Gonna make u sweat

This being the stuff that makes enthusiasts’ palms sweat, the EX1 allows shooting in unprocessed Raw format as well as humble JPEG. That said, the camera still features the Smart Auto technology from its maker’s more humble point and shoot compacts, that, with its scene and subject recognising capabilities, allows users to utilise it just like any other snapshot if desired. Fire off a shot and a full resolution ‘Super Fine’ quality JPEG is committed to memory in a second, or move to one of the quartet of creative modes – program, shutter priority, aperture priority or manual shooting – and shoot in Raw without much of a noticeable drop in speed at all. Raw and Super Fine JPEGs can also be shot in tandem.

Smart Auto can be deployed when shooting both stills and video – here surprisingly modest at 640x480 pixels, if with a respectable transitional rate of 30 frames per second. It’s as if Samsung, like makers of specialist compacts such as Sigma (DP2) and Leica (X1), is indicating that true photographers won’t be bothered much with video anyway, so why would lack of HD capture be an issue?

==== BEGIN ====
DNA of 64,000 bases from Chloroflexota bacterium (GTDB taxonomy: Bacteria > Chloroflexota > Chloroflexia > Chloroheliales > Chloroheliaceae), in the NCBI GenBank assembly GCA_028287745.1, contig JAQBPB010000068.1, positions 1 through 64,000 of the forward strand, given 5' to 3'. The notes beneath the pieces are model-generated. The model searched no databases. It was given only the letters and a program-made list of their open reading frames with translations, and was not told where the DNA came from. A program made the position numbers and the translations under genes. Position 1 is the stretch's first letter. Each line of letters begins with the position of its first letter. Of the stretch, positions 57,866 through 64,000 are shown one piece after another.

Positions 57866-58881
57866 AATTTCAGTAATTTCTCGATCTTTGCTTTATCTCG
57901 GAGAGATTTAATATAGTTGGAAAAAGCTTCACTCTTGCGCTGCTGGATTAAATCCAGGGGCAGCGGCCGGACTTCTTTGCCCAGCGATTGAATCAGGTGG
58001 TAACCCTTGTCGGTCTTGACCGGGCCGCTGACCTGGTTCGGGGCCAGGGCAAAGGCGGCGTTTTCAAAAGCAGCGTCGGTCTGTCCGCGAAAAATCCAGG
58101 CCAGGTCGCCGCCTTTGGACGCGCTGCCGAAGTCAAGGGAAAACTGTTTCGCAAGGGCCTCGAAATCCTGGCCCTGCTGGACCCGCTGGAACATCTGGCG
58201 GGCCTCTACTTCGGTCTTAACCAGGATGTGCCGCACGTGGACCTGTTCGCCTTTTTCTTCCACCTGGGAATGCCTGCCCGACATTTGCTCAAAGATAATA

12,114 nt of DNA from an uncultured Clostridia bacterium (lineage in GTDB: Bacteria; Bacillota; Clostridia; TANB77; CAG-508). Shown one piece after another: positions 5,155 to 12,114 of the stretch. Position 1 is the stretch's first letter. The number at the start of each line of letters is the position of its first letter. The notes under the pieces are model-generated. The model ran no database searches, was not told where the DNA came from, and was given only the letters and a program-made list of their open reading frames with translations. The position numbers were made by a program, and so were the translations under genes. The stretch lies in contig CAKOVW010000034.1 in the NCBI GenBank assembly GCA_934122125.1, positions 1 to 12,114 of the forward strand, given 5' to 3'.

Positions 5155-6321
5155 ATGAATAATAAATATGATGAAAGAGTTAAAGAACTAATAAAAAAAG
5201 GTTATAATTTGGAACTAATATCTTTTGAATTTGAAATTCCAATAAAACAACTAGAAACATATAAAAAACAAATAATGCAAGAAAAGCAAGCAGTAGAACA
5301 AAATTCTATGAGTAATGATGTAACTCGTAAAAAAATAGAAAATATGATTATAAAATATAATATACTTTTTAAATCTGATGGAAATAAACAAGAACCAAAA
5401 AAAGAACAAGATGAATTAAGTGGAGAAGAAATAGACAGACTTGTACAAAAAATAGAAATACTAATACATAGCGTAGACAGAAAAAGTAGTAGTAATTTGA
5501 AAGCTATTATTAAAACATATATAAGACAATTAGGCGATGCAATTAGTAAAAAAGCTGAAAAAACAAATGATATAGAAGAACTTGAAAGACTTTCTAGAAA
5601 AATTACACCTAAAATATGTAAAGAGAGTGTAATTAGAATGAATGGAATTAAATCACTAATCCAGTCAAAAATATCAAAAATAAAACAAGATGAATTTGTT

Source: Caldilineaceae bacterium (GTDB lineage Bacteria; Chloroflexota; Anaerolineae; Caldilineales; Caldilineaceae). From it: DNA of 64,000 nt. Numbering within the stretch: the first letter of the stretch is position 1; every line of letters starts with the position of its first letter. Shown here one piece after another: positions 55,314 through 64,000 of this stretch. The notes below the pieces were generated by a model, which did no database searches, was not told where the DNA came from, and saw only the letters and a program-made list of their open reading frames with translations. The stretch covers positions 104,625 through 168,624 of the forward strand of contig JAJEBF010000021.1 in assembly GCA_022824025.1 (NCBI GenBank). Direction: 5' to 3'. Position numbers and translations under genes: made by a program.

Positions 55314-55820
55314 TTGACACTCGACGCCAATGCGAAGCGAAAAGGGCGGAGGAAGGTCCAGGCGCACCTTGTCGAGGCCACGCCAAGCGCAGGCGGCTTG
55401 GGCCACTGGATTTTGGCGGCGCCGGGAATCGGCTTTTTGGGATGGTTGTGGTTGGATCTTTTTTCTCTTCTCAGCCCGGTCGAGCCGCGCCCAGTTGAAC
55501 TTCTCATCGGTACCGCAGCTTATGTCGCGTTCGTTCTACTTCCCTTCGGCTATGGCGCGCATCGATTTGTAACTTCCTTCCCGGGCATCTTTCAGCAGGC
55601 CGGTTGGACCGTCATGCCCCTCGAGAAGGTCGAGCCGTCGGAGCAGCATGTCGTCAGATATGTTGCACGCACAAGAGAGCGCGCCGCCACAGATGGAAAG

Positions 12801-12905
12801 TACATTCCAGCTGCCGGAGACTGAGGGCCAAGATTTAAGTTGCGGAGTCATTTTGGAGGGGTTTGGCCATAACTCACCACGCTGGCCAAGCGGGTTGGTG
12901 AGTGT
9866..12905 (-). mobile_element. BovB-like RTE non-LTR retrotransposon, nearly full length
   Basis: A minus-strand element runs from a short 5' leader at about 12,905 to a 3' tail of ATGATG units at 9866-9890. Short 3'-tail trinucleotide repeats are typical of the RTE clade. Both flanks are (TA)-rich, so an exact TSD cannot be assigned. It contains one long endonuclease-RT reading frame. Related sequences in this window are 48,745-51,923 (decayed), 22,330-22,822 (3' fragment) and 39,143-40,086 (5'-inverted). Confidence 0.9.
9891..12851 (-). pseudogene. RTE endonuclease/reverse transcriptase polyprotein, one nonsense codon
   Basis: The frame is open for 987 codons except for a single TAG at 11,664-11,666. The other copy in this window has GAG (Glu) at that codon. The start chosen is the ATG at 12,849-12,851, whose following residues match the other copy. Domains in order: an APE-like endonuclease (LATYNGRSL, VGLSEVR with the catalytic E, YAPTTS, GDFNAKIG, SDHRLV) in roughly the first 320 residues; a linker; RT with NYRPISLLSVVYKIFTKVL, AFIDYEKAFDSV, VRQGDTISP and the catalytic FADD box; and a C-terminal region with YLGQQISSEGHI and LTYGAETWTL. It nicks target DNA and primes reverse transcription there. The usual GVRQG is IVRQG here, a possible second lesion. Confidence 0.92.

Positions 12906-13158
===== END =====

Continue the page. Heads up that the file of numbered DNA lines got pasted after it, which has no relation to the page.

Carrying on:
Despite that though Samsung has provided a dedicated record button, which is handy. Though as it’s located where your thumb would normally fall when gripping the camera in your right hand, we found it easy to activate recording accidentally. There is also HDMI output at the side, making the fact that it doesn’t shoot HD video even more acutely annoying.

Beauty and the beast

Although it might be pitched at those who take their photography deadly seriously, there’s also a light-hearted side to the EX1. Thus we get attendant Samsung compact series regulars such as a skin smoothing and blemish removing ‘beauty mode’ digital filter, as well as the slightly less flattering fish eye, located with a press of the ‘fn’ (function) button at the backplate which brings up a comprehensive toolbar of tweakable options down the left hand side of the screen. Each becomes highlighted as you tab through them, with a single sentence description of their function provided.